Russian authorities have conducted a large-scale raid that resulted in the arrest of 50 people suspected of being part of a cyber-criminal group that has stolen more than $45 million (3 billion rubles) from banks and other financial companies since 2011.

Russia’s FSB (Federal Security Service, formerly KGB) reported yesterday that 18 of the 50 criminals arrested during the raids are currently behind bars.

FSB received assistance during the investigation and raids from the Russian Interior Ministry, Russian security company Kaspersky Labs, and Russia’s largest bank Sberbank.


Crooks tried to hide some of their money at the last minute

During the operation, some of the crooks tried to move a large part of their stolen money, but the Russian Interior Ministry managed to stop the transactions, worth $30 million dollars (2,273 billion rubles).

According to the FSB, the raid represented Russia’s biggest-ever operation against a cyber-criminal group.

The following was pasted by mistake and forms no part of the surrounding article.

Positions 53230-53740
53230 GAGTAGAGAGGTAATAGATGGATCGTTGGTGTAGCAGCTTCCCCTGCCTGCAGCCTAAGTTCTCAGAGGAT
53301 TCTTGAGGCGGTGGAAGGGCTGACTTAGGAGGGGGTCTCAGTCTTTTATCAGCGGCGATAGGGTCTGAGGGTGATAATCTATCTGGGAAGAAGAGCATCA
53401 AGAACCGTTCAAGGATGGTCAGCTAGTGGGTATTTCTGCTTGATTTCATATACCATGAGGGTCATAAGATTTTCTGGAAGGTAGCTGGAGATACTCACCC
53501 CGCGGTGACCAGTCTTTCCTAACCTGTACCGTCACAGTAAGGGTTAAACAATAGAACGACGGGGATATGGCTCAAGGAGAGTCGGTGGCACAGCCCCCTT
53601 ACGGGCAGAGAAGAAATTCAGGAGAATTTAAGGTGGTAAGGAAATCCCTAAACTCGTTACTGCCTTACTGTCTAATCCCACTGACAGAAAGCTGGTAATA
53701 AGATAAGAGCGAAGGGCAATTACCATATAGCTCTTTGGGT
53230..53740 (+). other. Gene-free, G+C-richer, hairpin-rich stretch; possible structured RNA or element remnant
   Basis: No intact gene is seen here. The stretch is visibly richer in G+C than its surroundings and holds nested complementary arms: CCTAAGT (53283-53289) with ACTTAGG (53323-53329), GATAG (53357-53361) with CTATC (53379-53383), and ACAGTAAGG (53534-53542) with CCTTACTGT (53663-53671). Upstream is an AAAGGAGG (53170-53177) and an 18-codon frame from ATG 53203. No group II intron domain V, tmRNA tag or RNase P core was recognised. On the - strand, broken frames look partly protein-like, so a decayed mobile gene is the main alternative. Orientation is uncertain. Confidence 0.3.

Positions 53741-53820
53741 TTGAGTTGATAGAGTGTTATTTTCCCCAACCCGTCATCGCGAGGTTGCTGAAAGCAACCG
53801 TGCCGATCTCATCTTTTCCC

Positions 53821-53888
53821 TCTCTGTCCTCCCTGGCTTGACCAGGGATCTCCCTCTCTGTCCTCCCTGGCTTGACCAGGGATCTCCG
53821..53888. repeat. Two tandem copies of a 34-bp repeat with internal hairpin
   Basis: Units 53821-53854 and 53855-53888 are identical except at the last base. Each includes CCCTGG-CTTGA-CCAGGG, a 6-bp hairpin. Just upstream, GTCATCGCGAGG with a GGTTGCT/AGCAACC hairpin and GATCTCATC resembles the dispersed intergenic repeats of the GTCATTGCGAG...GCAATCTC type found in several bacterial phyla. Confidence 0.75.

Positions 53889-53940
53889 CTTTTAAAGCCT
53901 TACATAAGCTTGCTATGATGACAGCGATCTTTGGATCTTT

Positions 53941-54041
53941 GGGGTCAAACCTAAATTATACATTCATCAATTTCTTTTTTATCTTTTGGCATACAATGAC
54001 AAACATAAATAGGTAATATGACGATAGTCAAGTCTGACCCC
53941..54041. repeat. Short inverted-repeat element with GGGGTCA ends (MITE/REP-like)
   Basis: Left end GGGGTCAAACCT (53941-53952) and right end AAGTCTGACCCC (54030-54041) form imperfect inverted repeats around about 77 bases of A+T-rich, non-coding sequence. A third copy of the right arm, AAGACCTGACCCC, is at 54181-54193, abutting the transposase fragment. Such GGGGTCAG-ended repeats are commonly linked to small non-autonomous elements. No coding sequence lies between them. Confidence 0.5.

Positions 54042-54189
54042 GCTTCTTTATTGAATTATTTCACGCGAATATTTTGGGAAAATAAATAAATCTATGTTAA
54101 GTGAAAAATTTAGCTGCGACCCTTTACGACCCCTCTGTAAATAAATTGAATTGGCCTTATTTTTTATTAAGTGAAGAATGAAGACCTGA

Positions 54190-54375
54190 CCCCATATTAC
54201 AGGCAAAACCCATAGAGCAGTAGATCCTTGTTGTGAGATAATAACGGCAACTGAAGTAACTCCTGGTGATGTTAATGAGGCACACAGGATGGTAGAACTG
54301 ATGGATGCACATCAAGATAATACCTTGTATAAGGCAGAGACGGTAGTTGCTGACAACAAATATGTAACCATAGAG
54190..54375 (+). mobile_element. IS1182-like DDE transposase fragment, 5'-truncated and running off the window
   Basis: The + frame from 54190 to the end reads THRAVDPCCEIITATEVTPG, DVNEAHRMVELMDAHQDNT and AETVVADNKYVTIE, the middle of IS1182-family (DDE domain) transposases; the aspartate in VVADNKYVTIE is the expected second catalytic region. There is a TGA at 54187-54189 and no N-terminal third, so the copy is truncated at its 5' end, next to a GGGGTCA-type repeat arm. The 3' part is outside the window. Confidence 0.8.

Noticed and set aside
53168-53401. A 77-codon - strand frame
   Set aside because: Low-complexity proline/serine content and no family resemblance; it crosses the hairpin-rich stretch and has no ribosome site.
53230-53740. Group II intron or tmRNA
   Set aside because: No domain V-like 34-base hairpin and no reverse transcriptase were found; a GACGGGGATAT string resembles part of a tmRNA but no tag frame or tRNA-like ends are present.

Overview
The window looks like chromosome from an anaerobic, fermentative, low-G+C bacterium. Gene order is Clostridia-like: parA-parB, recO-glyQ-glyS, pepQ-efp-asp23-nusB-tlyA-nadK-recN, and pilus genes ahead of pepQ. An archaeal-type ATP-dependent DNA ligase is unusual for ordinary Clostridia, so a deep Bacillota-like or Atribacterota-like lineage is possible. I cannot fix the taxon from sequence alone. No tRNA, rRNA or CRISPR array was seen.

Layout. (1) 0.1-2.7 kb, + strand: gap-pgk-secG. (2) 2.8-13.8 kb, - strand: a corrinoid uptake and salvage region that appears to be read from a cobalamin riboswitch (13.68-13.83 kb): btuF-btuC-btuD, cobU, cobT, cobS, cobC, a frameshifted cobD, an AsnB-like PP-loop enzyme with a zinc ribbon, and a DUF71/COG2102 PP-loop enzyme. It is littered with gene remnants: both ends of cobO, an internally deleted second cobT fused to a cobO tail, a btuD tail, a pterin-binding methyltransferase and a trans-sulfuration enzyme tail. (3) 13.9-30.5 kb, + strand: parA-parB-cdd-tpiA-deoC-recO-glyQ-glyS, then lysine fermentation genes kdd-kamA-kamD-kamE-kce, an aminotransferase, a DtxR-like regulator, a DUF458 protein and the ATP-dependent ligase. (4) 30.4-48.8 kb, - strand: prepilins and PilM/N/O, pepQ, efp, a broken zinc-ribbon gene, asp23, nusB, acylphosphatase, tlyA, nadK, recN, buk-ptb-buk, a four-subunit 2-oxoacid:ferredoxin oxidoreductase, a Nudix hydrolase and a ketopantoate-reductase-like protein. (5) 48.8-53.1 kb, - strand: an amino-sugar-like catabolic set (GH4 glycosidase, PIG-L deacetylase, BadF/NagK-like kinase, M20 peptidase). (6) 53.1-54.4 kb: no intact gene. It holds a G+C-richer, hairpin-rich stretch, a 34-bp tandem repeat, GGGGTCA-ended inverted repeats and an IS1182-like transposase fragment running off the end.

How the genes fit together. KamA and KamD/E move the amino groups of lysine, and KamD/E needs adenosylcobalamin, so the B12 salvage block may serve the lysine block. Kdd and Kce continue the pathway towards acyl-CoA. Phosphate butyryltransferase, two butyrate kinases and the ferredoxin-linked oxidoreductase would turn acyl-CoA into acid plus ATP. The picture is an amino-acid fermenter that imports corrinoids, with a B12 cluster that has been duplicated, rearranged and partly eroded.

In a press release, Kaspersky Labs provided details about the group’s mode of operation, which relied on infecting users with the Lurk trojan.

Crooks used the Lurk banking trojan to steal money from users, banks

Kaspersky says the group hacked into popular Russian news sites and hosted malware on their servers, infecting site visitors via drive-by downloads.

Lurk is a modular trojan that has been used in a variety of ways but is mostly known for collecting banking credentials (a banking trojan), especially for banks in Eastern Europe and the Russian Federation.

The trojan is particularly dangerous because it operates in-memory (inside the computer’s RAM, not hard drive), which makes it hard to detect by most antivirus engines.

Crooks leveraged the data gathered by the trojan to steal money from bank accounts. Authorities only named Sberbank in their press release but said that other financial institutions were also targeted. Recently, Sberbank has also been the victim of another banking trojan, but this one targeting Android users.

Kaspersky reveals that the group used Tor, VPNs, compromised Wi-Fi connection points and hacked servers to hide their real IP address when attacking an organization. As for some of these servers, Kaspersky says they belonged to various Russian IT and telecom companies.

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